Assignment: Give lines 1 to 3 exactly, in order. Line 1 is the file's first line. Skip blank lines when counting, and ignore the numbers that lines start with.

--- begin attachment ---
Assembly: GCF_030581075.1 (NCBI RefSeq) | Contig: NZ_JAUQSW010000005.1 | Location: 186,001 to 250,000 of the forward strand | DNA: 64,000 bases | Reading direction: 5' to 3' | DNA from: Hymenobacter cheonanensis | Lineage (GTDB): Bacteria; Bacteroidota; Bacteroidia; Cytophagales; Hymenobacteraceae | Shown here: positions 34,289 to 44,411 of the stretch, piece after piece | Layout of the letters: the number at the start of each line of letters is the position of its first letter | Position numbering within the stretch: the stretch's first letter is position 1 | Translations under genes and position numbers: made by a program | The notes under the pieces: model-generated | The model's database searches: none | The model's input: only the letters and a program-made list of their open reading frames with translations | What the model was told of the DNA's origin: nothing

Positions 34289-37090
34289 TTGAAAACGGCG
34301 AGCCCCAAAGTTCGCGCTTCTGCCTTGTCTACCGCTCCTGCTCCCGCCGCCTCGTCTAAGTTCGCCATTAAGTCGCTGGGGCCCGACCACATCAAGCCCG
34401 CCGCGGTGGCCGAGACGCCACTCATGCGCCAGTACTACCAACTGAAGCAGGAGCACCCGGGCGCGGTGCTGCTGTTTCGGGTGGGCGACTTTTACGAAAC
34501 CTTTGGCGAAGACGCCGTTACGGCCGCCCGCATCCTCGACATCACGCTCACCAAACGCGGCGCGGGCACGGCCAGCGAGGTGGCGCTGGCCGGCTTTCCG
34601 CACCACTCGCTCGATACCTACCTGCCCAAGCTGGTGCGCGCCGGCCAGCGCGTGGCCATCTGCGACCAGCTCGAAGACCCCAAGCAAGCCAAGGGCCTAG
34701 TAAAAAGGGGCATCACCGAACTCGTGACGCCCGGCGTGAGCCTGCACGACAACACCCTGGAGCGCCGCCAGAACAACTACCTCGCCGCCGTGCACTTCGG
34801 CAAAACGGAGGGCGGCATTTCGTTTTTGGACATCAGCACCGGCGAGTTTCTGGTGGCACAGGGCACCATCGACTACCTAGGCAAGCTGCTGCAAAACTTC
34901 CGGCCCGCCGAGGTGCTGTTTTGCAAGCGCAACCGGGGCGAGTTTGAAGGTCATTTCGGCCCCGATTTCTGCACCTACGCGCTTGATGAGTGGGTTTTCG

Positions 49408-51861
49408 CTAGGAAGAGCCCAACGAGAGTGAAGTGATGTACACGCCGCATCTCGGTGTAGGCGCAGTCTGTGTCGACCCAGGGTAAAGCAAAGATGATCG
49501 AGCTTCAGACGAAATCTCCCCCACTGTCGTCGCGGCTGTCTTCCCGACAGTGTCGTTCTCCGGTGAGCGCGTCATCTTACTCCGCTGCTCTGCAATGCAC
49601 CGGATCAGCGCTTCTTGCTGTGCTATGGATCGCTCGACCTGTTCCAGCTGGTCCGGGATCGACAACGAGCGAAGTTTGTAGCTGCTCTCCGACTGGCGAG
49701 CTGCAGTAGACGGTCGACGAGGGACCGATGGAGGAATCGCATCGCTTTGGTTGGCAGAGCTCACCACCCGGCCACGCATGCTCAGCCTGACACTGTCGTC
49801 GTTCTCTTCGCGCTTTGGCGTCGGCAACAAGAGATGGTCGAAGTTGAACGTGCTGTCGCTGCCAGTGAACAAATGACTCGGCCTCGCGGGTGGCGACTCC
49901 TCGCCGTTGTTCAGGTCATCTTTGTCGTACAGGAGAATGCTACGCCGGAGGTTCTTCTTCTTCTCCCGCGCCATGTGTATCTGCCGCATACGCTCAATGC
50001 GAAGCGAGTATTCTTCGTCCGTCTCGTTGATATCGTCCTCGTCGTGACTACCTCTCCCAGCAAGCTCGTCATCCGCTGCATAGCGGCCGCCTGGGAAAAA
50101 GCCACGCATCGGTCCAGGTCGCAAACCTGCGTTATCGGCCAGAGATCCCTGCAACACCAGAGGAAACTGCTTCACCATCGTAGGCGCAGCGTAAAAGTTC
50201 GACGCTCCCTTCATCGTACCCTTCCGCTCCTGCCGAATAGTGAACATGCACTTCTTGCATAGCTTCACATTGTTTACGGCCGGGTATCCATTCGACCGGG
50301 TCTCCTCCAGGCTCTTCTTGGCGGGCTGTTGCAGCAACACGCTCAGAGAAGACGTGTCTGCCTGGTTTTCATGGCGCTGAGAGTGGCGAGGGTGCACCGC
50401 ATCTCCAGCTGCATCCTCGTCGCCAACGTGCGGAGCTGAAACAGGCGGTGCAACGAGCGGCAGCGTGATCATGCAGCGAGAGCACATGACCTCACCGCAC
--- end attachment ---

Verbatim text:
Assembly: GCF_030581075.1 (NCBI RefSeq) | Contig: NZ_JAUQSW010000005.1 | Location: 186,001 to 250,000 of the forward strand | DNA: 64,000 bases | Reading direction: 5' to 3' | DNA from: Hymenobacter cheonanensis | Lineage (GTDB): Bacteria; Bacteroidota; Bacteroidia; Cytophagales; Hymenobacteraceae | Shown here: positions 34,289 to 44,411 of the stretch, piece after piece | Layout of the letters: the number at the start of each line of letters is the position of its first letter | Position numbering within the stretch: the stretch's first letter is position 1 | Translations under genes and position numbers: made by a program | The notes under the pieces: model-generated | The model's database searches: none | The model's input: only the letters and a program-made list of their open reading frames with translations | What the model was told of the DNA's origin: nothing

Positions 34289-37090
34289 TTGAAAACGGCG